Being Sensible has never been so much fun

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It all started in 1994. Tearing back the birthday wrapping I unveiled a copy of Sensible Soccer for my Acorn. I’d been dropping hints (well, I say ‘hints’; in truth I don’t think they were that subtle) for months, after seeing it ranked at #4 in a magazine supplement listing the Top 100 Acorn games of all time. Never thought that would be a sentence I’d type. It was a game I’d heard lots about on other platforms but I didn’t own a console (besides my trusty Sega Master System) now it was finally available on my computer!

By the time I got it, it was more or less out of date already; both in the data (it was a special edition based on the 1992 European Championships, and with team data for the European club competitions in the 1992/93 season) and also the technology – Sensible World of Soccer was going to take the world by storm with teams from…well, all around the world, and management options too.

I’ve never been a gamer, as you can probably tell by my choice of console. But something about the game grabbed me instantly. Years later, and I bought one of these which is a fantastically retro device with Sensible Soccer, Cannon Fodder (which I also had for the Acorn; it got fiendishly difficult very quickly, not helped by all of the green backdrops which played havoc with my colourblindness – it’s no fun if you can’t see your troops either because they’re too well camouflaged) and Megalomania (which I’ve never played).

I’ve been having a bit of a nostalgic phase recently, partly because I’ve been thinking about an idea for a monologue which is all about memories (the good and the bad kind, not just rose-tinted backward glances). A combination of that and the impending Champions League final have compelled me to dig this back out. I think what I find most enjoyable about it is it’s simplicity and immediacy.

I never really liked the FIFA games and even though my friends’ copies of the Pro Evo series are good competitive fun and about as realistic as you’re going to get on a computer screen, as far as I’m concerned it’s never matched the heart of Sensible Soccer. I couldn’t tell you anything that I’ve achieved in either of those games, yet I can vividly remember my first ever goal on Sensi, a curling effort from Roberto Donadoni for plucky Italy in a 2-1 defeat to the mighty Bulgaria. I remember subjecting Quickshot Python joysticks to all kinds of violent abuse in the pursuit of glory (and even more so when defeat beckoned). And most of all I remember saying, “Oh, just one more game,” and then before you know it you’ve played an entire 38-game European Super League season in one sitting.

I’ve been thinking about games recently, especially with all of the press for L.A. Noire – and specifically thinking about storytelling and humour in games. I’ve (sporadically) played games which are funny and tell tales, and that got me thinking about the concept of writing scripts for games. While I try to work out several ideas currently only in my head, that’s one of the ones which I’d love to pursue but wouldn’t know where to start. But that’s a thought for another day. For now, I’m content with making Des Walker dive across the penalty box for a headed clearance, or making Marco Van Basten pummel the ball into the back of the net on the turn. That’s pretty much as good as it gets.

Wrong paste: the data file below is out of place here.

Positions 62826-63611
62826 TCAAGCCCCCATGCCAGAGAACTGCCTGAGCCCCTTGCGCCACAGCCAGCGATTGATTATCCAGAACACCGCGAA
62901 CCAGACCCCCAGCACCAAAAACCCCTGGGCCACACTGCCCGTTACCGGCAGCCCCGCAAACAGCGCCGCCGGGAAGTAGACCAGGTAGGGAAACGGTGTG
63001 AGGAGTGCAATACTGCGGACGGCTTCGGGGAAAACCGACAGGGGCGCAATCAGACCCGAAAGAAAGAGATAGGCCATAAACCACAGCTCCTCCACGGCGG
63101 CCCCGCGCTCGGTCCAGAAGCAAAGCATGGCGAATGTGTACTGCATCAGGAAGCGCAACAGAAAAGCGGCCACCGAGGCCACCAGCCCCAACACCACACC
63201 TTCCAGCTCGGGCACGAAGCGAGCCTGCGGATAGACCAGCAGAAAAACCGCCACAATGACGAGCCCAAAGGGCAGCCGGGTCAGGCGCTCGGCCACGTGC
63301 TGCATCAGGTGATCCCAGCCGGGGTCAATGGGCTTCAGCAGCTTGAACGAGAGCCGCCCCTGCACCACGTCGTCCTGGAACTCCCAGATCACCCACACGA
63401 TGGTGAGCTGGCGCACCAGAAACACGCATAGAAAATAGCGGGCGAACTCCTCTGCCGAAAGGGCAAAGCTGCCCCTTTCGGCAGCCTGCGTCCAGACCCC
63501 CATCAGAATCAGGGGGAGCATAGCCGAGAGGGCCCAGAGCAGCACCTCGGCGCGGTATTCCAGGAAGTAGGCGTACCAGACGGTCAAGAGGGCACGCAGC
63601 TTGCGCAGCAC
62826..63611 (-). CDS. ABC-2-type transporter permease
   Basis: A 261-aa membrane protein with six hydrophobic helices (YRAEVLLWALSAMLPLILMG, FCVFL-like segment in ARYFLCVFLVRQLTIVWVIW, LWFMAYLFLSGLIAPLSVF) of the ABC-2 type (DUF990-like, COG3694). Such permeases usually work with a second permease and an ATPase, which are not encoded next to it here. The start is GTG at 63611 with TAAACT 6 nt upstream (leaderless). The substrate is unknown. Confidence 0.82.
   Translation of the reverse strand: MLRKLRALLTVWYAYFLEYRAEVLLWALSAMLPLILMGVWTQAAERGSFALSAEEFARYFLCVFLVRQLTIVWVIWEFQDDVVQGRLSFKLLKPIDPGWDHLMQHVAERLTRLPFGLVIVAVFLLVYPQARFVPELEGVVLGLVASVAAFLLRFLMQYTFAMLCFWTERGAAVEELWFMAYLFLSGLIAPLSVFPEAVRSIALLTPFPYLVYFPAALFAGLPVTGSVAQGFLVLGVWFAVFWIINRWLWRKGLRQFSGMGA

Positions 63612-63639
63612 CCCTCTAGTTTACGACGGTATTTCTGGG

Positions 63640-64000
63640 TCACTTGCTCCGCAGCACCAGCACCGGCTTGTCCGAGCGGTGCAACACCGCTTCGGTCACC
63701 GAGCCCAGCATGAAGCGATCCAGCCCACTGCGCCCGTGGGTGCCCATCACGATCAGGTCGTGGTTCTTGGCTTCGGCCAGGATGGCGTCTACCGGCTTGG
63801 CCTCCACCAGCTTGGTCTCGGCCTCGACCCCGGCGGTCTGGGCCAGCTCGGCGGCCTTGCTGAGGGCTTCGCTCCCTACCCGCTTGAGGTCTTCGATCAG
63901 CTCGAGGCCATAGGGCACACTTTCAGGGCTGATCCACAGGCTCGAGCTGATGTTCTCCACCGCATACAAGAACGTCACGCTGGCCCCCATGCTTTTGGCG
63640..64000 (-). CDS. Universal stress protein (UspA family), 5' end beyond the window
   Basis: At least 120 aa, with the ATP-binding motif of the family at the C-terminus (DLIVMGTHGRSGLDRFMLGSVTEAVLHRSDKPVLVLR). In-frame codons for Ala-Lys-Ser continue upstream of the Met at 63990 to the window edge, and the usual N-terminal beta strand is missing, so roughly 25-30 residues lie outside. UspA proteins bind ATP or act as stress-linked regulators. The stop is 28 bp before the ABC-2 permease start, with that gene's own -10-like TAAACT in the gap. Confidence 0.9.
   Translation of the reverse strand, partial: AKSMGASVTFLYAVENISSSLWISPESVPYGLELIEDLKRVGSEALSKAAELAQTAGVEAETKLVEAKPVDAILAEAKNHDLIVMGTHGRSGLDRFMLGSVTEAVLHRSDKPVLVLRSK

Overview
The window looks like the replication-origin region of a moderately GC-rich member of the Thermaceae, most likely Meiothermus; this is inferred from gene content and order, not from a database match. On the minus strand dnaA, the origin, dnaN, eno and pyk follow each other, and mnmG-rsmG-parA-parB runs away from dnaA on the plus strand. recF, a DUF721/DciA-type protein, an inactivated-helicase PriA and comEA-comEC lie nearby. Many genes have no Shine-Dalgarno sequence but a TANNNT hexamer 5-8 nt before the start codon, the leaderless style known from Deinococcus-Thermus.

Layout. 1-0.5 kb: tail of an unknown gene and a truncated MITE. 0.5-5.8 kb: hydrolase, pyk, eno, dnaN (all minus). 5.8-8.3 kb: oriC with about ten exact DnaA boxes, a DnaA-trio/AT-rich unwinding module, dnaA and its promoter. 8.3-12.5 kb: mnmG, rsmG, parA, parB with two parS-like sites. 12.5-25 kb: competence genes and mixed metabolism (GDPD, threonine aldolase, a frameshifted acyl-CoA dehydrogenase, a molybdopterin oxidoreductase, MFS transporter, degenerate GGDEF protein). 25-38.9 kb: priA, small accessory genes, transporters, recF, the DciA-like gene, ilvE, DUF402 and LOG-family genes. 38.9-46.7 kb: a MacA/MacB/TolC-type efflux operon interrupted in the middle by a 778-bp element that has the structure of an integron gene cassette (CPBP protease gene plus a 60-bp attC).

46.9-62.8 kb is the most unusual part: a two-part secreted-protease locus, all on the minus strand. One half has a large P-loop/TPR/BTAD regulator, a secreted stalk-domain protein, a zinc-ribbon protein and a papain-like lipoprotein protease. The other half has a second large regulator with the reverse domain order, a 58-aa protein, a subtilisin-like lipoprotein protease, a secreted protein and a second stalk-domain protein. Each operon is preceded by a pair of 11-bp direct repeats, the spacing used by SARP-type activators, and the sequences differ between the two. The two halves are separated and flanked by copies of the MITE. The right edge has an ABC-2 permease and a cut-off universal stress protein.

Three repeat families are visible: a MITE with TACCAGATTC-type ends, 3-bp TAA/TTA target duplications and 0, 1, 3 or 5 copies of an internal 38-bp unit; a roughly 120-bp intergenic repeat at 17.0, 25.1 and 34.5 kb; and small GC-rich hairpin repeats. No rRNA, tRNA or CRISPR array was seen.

But for the gamers among you…what narrative-driven games would you recommend trying out? Preferably games available for PC (including any classic games which might be available at sites like Home of the Underdogs), but you never know, I could be tempted to invest in a proper console. Really.


Fantasy Sitcom: Who’s in yours?

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Last night I was listening to The Comedy Fix, a comedy-based (fortnightly) show on Rhubarb Radio. It’s presented by Gary Dring and Jonny Greatrex, both fellow graduates from the stand-up comedy course I did at the MAC, and who opened and closed the live showcase respectively. I haven’t had any involvement with the show yet but will hopefully be contributing new material to it in future weeks.

Before listening to yesterday’s show I had an idea for a feature to include on the show. I can’t even remember what inspired the idea now, but here it is: Fantasy Sitcoms. I remember listening to The Evening Session with Steve Lamacq back in the days when Radio 1 wasn’t terrible (Mark & Lard, Lamacq and of course John Peel were required listening as far as my teenage ears were concerned – sadly I don’t have first-hand memories of the station’s comedy high-point, when the likes of Danny Baker, Chris Morris, Armando Iannucci, Lee & Herring and Simon Munnery graced the airwaves in R1 colours, although thanks to the internet and the foresight of people who not only listened to but also recorded those shows at the time, I’ve heard them since). A feature Lamacq regularly used to do was Fantasy Festival, with listeners’ dream festival bills, or even Fantasy Supergroup, where people at home would devise their ideal band line-ups.